Neither Dan nor I think of WCP as a “get rich quick” scheme or retirement plan, but it does cost money to run and we’d like to at least break even on it, and not be out of pocket. In previous discussions on these changes, some of you had very kindly asked if there was a way to contribute to the costs. We’d like to give you the opportunity to do so soon, thank you.

As a public service, I’d like to keep all WCP content accessible at no charge. To cover the costs of the public free version, we will be looking at some ads in the future. These would be limited to goods and services directly relevant to the WCP community, so gear, courses, rentals, etc. No timeshares or MLM “opportunities.” Ads would also have to be static - no animations, sound or pop ups. And they’d be restricted to the side margins and bottom of the page. No having to scroll past six million ads to get a half page of content. No “sandwiches” of one skimpy paragraph of content layered between two thick ads.

We’d also like to offer an ad-free version to those willing and able to invest in a paid subscription. You may already be familiar with this model from podcasts you listen to. (Though just to clarify, unlike some podcasts, the subscription version of WCP would not offer “members only” exclusive extras; we want to keep all content accessible to all, including paddlers who are rich in enthusiasm but not in funds.)

We’re working on the rates and logistics of ads and subscriptions. It will be at least several weeks and possibly a few months before we roll them out.

Meanwhile, here’s a second possibility for you to chew on: welcoming touring Stand Up Paddleboarders into the WCP community. Here’s why I’m suggesting this: from my experience in retail paddlecraft sales and instruction, I know that sea kayaks sales peaked quite a while ago. For a long time, the growth areas in paddlecraft sales have been sit-on-top and fishing kayaks, and Stand Up Paddleboards (SUPs.) In many cases, SUP sales and instruction have been the only thing keeping your local independent paddle shop afloat. (In Ecomarine’s final years, SUPs were half our sales by dollar value.)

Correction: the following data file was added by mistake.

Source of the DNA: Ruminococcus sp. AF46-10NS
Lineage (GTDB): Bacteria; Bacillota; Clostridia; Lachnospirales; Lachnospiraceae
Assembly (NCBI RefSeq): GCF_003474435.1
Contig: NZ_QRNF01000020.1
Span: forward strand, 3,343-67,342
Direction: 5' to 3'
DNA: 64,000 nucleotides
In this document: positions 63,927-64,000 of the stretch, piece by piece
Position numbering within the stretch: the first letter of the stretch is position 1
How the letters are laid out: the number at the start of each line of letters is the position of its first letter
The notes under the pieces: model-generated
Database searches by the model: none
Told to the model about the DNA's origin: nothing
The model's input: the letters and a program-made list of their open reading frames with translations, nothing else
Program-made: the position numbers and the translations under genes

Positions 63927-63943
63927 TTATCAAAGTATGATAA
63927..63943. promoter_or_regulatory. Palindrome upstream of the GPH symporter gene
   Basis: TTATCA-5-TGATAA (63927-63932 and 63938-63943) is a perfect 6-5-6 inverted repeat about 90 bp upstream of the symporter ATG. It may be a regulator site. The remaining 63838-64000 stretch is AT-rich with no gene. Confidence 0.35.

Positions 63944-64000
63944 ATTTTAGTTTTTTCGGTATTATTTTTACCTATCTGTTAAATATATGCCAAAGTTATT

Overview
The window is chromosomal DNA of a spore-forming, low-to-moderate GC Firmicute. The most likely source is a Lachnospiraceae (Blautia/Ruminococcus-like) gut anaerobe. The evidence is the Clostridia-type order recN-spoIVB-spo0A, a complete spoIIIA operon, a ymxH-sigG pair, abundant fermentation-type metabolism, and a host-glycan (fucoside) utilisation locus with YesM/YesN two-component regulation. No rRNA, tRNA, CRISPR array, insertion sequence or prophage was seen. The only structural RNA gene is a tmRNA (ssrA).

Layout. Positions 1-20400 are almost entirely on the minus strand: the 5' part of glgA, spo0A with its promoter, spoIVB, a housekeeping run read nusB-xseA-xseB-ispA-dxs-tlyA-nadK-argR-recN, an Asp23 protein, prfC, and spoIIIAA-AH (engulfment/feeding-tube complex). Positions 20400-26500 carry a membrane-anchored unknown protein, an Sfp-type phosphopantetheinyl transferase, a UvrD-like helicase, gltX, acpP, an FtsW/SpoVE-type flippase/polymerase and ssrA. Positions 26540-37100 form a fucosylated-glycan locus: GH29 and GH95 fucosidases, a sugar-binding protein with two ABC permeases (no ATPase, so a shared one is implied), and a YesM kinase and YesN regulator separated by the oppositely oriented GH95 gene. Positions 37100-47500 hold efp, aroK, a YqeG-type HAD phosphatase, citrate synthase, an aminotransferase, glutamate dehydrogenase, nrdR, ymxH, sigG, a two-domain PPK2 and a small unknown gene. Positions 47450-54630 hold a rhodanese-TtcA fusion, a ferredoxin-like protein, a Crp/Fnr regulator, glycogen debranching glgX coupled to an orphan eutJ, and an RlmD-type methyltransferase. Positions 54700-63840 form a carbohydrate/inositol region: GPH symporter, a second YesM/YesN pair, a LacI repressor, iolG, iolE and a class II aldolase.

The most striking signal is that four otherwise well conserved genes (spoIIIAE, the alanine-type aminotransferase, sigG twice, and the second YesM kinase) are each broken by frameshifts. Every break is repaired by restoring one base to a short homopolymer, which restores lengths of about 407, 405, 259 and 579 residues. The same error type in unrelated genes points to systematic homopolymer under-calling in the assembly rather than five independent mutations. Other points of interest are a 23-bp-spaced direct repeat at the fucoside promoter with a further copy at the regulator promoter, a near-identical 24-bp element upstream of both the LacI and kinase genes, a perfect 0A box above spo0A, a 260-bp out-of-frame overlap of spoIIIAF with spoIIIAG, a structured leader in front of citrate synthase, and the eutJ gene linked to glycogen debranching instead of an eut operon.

Just as kayakers are divided into several subspecies - whitewater, surfski, touring, etc. - so are SUP paddlers. They include aerobic exercisers, competitive racers, casual recreational paddlers, folks who do yoga on their boards, and the group we overlap most with: touring SUPers who strap their camping gear on their boards and head out. We have common interests with these paddlers, and common cause in promoting and preserving access to areas and landable campsites. If sea kayakers can get along whether they use rudders or skegs, Euro blades or Greenland paddles, I’m sure we can ally with the single-blade, no-cockpit set.

Many of us on WCP - myself included - are old enough to remember when we sea kayakers were the radical upstart arrivistes on the paddlecraft scene, and neither whitewater kayakers nor touring canoeists were quite sure what to make of us. But we were eventually welcomed into the fold. Let’s not let SUPers have to wait for acceptance.
 

JohnAbercrombie

Paddler
Joined
Dec 7, 2011
Messages
2,755
Location
Victoria, BC